A rich account of the impact of the Second World War on the lives of people living in the farms and villages of Britain.
On the outbreak of war, the countryside was invaded by service personnel and evacuee children by the thousands; land was taken arbitrarily for airfields, training grounds, and firing ranges, and whole communities were evicted. Prisoner-of-war camps brought captured enemy soldiers to close quarters, and as horses gave way to tractors and combines farmers were burdened with aggressive new restrictions on what they could and could not grow. Land Girls and Lumber Jills worked in fields and forests. Food - or the lack of it - was a major preoccupation, and rationing strictly enforced. And although rabbits were poached, apples scrumped, and mushrooms gathered, there was still not enough to eat.
Drawing from diaries, letters, books, official records, and interviews, Duff Hart Davis revisits rural Britain to describe how ordinary people survived the war years. He tells of houses turned over to military use such as Bletchley and RAF Medmenham as well as those that became schools, notably Chatsworth in Derbyshire.
Combining both hardship and farce, the book examines the profound changes war brought to Britain's countryside: from the Home Guard struggling with the provision of ludicrous equipment to the role of the XII Corps Observation Unit, whose task was to enlarge rabbit warrens and badger setts into bunkers for harassing the enemy in the event of a German invasion, to the unexpected tenderness shown by many to German and Italian prisoners of war at work on the land. Fascinating, sad, and at times hilarious, this warm-hearted book tells great stories - and casts new light on Britain during the war.
©2015 Duff Hart-Davis (P)2015 HarperCollins Publishers Ltd
Praise for The War That Never Was:
"Remarkable story .... Hart-Davis tells splendidly the astonishing tale he has uncovered." (Max Hastings, The Sunday Times)
"Duff Hart-Davis has taken over the writing of this book from Jim Johnson's second-in-command, Tony Boyle, who was working from Johnson's archive; both men died before the work was completed. He has done his extraordinary subject justice. Why did any of them get involved with the project? Well, the pay was good, but that is exactly the sort of thing men say to cover their enjoyment and excitement. The fact of the matter is that it was a terrific adventure." (Philip Hensher, Spectator)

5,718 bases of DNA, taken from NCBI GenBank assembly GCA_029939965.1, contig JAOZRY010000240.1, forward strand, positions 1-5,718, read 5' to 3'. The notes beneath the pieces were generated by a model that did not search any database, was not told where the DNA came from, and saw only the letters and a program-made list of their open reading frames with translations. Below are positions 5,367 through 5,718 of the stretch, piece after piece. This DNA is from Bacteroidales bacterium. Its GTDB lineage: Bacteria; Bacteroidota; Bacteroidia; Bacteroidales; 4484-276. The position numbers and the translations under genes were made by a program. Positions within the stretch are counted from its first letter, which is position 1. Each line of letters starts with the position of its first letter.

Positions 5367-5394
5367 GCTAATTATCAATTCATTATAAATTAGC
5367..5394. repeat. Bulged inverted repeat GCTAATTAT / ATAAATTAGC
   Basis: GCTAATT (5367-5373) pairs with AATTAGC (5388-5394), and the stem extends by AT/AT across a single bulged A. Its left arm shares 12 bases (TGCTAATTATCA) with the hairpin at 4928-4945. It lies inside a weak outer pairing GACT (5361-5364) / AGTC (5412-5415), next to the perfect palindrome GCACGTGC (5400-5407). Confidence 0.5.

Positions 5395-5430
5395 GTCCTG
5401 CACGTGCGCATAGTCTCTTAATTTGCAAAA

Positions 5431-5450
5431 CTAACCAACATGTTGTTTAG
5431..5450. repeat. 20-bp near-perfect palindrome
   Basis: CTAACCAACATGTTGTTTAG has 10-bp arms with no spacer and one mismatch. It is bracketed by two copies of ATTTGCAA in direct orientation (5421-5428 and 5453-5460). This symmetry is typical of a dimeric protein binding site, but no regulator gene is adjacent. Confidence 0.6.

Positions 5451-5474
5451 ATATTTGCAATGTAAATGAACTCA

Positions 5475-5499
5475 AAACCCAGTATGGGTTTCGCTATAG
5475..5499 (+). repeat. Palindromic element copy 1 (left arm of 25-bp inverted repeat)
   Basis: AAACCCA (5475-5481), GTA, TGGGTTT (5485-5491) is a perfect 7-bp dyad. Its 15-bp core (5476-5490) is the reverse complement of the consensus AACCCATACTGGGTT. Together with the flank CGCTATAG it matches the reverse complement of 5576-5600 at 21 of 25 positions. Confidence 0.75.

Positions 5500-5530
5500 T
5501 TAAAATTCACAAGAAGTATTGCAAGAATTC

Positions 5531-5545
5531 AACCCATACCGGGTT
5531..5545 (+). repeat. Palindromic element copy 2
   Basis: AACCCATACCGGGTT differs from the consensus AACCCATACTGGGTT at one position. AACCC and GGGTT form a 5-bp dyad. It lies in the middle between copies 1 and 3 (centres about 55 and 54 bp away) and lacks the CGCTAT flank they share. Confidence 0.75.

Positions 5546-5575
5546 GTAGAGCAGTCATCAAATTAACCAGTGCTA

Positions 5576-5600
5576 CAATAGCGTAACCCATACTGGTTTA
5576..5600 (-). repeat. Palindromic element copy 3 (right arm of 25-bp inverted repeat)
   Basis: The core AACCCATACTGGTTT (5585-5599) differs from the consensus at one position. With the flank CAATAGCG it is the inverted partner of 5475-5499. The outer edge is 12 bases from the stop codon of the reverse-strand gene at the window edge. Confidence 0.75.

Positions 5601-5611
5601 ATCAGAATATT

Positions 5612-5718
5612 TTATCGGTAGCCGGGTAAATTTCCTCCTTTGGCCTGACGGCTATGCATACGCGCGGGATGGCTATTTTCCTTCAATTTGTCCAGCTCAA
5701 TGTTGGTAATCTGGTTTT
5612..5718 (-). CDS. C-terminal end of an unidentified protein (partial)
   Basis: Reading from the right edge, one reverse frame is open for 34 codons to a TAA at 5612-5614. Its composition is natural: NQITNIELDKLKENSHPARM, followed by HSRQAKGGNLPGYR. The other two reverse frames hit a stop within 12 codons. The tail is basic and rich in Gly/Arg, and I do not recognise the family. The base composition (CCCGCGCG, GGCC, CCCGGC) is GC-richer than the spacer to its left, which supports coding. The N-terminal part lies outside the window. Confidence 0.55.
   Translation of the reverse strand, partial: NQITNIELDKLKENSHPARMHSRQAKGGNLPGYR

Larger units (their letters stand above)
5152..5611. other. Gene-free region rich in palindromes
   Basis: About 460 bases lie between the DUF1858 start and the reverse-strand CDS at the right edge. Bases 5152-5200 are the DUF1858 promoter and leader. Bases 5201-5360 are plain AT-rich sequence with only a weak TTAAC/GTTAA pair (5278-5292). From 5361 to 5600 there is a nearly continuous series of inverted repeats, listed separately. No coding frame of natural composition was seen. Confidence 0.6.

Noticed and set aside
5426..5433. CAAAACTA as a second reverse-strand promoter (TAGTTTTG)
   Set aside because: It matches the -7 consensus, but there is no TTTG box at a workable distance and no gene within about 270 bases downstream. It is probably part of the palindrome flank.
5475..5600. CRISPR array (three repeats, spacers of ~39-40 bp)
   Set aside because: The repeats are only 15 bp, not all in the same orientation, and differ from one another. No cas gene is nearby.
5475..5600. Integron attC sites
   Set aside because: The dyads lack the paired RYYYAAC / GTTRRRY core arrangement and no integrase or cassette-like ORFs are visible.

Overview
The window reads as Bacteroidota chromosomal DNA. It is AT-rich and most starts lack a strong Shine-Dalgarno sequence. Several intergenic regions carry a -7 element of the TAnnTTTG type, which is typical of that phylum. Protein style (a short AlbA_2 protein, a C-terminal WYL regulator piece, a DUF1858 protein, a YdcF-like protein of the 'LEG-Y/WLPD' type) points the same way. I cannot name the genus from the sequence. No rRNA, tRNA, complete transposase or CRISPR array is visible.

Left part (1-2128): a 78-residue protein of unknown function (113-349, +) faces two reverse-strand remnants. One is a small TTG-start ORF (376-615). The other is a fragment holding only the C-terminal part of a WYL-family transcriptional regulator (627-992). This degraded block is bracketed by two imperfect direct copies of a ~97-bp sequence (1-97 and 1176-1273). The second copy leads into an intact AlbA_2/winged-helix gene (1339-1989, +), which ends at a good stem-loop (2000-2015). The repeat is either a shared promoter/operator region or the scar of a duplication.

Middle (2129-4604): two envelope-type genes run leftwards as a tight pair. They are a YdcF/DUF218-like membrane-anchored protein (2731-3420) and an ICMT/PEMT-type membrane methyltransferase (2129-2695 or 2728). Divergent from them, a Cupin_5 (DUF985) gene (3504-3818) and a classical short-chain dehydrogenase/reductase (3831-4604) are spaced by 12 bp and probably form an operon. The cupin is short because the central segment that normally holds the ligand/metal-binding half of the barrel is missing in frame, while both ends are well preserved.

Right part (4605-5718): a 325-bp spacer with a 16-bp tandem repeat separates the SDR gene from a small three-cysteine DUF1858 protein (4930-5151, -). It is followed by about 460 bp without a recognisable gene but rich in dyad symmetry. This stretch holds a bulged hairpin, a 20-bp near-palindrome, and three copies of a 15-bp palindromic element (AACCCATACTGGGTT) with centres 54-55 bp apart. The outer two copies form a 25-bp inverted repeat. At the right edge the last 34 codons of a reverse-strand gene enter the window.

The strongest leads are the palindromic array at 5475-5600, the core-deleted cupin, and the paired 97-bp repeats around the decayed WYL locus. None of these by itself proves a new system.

"Plenty of books claim to be about forgotten aspects of the past. Yet Duff Hart-Davis has managed to go one better in this tale of British mercenaries and Egyptian skulduggery by unearthing a war that has hitherto remained more or less secret" (James Owen, Mail on Sunday)
"This dramatic piece of history is thoroughly researched, drawn from first-hand accounts of the mercenaries' experience. Written at the pace of a James Bond thriller, Hart-Davis leavens his gung-ho tale with details that are at times touching and humorous" (The Herald)
"An extraordinary story that needed to be told ... Duff Hart-Davis tells their fascinating story, which will be new to many readers, remarkably well" (Charles Guthrie, Literary Review)
"An extraordinary story, told for the first time" (Today, Radio 4)
"Their gung-ho story is told with much buckle and swash" (Times)
"A barnstorming history" (Independent)
Retired GP. Rather old fashioned but keen on both history and modern science and technology.
This is a thorough review of the various strands of experience and behaviour which made up the domestic experience of those who lived through the German offensive on Great Britain in the hostilities of 1939 to 45. The attention to detail, and the discovery and re telling of personal stories of the British is well done, but with inevitable overlaps from one section to another it seems to me that it might have benefited from a little judicious editing.
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